Weekly Tobacco Notes: Philip Morris Changes Purchase Process, Runs Into Trouble With WHO

by Trefis Team
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Philip Morris International
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In our tobacco weekly notes this week, we will discuss Philip Morris’ recent announcement of its decision to stop purchasing tobacco from farmers directly and instead from two large suppliers. These suppliers are North Carolina based, Alliance One International and Virginia based, Universal Corporation. [1]

On a separate note we will briefly touch upon the World Health Organization (WHO)’s decision to come out against Philip Morris in a lawsuit that the company has been involved in with the Uruguayan Government. [2]

See Our Complete Analysis For Philip Morris International

A Move Aimed At Supply Chain Efficiencies

The outsourcing of the procurement of raw materials to the two companies identified above will come into effect in April 2015. PM’s professed aim of this change in operations strategy is to gain supply chain efficiency. This move will enable the company to cut  35 jobs associated with in-house procurement of tobacco. [3]  In addition, a 65 year old federal price support program that forced tobacco companies to pay higher prices to U.S. farmers than the market price ended this year. This price floor had kept U.S. domestic tobacco noncompetitive vis-a-vis imported tobacco. [4]  However, with the market mechanisms in place, Philip Morris possibly felt a need to have a more a sophisticated price discovery process to optimize purchase costs. This becomes more important when we consider the fact that the import price of tobacco has grown year on year  at a rate on 3.3% over the past four years to cross $5000 per metric ton in 2014. [5]

Distancing From Bad Employment Practices Of Tobacco Farmers

Another reason for Philip Morris to avoid dealing directly with farmers could be their controversial employment practices. The company has taken flak globally for indirectly encouraging employment of child workers in hazardous jobs. For instance, in Kazakhstan, Human Rights Watch reported that children were being made to work 11 to 13 hours  a day in farms that grow tobacco procured by Philip Morris. This was under dangerous conditions with exposure to high levels of nicotine and pesticides. As a consequence of this, many of these children started having nausea, headaches, dizziness and muscle weakness. Philip Morris had issued a statement opposing these practices and promising action in that regard. [6]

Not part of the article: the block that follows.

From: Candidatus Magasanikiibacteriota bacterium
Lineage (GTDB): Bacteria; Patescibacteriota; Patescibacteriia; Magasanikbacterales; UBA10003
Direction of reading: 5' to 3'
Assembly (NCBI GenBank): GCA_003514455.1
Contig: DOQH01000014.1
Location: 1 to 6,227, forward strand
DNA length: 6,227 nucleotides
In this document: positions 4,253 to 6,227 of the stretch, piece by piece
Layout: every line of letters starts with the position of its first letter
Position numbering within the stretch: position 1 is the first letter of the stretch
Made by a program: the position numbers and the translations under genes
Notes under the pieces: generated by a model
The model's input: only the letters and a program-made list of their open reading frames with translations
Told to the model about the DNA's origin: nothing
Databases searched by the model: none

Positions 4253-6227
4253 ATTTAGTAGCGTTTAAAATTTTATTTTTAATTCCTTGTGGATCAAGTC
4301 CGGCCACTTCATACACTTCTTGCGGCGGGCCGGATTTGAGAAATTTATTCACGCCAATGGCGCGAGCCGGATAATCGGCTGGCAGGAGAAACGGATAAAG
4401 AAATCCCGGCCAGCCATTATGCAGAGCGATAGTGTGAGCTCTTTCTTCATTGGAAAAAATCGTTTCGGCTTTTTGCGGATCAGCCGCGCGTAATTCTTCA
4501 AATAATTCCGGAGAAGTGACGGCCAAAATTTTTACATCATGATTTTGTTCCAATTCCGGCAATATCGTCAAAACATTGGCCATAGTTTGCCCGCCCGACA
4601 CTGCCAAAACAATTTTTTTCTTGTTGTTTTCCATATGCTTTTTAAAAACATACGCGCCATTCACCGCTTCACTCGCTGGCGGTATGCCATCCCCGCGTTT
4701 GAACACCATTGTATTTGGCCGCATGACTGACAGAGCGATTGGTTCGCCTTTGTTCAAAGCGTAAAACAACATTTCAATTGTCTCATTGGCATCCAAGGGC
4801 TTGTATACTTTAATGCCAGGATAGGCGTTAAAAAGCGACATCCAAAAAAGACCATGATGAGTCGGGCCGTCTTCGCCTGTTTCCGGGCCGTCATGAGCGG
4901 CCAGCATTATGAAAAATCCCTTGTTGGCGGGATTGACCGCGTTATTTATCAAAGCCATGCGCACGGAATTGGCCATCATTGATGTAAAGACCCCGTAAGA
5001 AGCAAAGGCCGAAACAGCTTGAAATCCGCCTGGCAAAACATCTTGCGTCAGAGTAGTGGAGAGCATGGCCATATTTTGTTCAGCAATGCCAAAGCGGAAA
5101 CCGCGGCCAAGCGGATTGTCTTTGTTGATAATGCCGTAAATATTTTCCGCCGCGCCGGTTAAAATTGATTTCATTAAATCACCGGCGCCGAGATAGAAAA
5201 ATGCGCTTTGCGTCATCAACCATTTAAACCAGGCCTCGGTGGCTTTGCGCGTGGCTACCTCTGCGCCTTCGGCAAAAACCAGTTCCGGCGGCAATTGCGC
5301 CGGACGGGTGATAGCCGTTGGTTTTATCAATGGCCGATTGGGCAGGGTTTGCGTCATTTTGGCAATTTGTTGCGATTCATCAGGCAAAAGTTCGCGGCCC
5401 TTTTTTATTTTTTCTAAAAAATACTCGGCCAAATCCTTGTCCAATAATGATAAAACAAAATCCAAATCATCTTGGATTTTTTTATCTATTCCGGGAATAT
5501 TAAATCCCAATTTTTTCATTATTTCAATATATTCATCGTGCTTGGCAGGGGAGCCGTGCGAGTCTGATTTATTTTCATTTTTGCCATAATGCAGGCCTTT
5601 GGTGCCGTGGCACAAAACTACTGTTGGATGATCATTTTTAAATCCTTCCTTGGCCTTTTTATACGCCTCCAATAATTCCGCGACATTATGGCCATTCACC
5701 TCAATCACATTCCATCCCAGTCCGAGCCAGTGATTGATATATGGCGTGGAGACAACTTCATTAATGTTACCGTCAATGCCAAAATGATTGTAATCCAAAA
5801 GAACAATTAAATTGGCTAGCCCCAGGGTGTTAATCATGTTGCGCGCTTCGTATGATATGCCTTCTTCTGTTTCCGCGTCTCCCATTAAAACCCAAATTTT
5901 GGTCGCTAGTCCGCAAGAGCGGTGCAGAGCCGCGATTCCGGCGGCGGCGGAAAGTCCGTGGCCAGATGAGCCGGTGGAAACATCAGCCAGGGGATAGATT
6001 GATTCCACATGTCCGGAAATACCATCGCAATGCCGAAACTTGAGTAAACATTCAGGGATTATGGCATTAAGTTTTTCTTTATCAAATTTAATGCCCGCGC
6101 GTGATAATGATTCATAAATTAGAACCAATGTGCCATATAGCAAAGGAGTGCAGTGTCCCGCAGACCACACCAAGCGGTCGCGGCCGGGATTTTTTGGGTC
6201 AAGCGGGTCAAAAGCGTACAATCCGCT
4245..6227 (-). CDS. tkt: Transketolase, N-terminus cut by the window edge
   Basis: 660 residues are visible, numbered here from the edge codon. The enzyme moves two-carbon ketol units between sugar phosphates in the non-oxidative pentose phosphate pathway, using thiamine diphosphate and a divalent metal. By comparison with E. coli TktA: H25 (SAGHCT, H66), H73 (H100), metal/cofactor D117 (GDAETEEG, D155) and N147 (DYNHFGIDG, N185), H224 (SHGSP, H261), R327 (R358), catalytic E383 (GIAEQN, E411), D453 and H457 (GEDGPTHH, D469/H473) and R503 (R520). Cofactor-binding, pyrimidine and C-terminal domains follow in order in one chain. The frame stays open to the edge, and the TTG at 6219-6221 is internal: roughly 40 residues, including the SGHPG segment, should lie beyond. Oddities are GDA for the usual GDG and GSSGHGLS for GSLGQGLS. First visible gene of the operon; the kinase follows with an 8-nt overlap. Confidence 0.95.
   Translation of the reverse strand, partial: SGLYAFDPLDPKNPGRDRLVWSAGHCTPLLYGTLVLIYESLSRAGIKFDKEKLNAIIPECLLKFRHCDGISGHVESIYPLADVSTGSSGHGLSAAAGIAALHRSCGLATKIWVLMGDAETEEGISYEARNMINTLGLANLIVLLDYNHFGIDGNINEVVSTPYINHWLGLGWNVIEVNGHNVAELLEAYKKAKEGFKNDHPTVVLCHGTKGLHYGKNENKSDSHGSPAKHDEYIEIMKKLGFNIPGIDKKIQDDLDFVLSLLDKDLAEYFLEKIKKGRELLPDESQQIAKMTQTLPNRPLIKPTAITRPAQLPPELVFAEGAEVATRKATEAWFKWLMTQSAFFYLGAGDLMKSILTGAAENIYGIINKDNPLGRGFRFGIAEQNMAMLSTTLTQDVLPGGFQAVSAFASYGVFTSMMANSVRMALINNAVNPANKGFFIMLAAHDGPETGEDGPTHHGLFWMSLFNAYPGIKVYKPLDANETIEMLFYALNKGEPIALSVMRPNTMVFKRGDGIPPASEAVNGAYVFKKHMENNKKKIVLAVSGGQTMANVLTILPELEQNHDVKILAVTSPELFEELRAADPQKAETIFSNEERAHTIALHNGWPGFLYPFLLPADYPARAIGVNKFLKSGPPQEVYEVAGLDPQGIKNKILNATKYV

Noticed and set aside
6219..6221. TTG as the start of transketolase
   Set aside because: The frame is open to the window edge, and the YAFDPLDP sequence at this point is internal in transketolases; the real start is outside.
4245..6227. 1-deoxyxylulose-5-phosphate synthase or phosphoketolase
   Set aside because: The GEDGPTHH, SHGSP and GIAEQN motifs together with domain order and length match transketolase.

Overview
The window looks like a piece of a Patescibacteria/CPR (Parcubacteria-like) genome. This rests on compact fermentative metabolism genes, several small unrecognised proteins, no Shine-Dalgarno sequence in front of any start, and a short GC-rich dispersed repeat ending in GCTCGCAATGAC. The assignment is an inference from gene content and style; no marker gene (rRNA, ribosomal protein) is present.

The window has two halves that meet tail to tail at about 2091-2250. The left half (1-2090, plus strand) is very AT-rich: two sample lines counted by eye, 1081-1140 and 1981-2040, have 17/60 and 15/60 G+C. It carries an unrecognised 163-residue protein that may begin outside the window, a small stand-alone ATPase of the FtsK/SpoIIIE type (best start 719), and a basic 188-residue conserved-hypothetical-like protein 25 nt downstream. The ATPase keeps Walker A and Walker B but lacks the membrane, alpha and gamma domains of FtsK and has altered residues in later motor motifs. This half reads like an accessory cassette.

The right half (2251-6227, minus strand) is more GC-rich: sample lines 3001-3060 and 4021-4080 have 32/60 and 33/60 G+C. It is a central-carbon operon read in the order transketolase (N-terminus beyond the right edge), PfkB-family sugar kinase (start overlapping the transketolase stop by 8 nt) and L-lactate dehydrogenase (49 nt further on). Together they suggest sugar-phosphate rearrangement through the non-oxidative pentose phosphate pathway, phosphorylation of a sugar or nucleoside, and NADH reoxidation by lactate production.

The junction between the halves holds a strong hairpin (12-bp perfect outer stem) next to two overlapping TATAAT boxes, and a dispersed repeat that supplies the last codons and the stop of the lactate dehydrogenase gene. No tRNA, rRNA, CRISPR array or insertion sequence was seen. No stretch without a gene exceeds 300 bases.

One of Philip Morris U.S. farmer tobacco suppliers, Marty Coley Farms, had been the target of a lawsuit by immigrant workers this year. These illegal migrant workers  were paid $6 an hour, less than the minimum wage. When one of them was injured, with three fingers lost, while working on the farm, he was given $100 and asked to leave. [4] The desire to avoid a re-run of Kazakhstan closer home might have prompted the move from Philip Morris to procure tobacco from intermediaries. This is so because Philip Morris is a company that is sensitive to its public image, and believes that its profits can be hurt by bad publicity. [7]

A New Twist In Philip Morris Uruguay Lawsuit

We have written earlier on how Philip Morris took the Uruguayan Government to court over mandatory health warnings on cigarette packs. (See An Uruguayan Lawsuit For Philip Morris) The World Health Organization (WHO)  has now come out in support of the Uruguayan Government. It said that the country’s efforts at curbing the harm due to smoking and second hand smoke showed that Uruguay would not be intimidated by the tobacco industry. Uruguay had mandated that 80% of the surface of cigarette packs be covered by health warnings and that the words light, mild etc. not be used on cigarette packs. Smoking was also banned on several public places. [2]

The measures taken by the Uruguayan Government between 2005 and 2011 are credited with having reduced smoking by 23%. For a company like Philip Morris which according to our model can expect decline in market sizes in all geographies except Asia, resisting such regulations becomes a life and death issue.

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Notes:
  1. Philip Morris Deal With Tobacco Suppliers []
  2. WHO Supports Uruguay [] []
  3. New U.S. Tobacco Deal []
  4. Tennessee Tobacco Farms [] []
  5. Tobacco Import Price []
  6. Philip Morris Using Child Labor []
  7. Philip Morris’ Identity Crisis []
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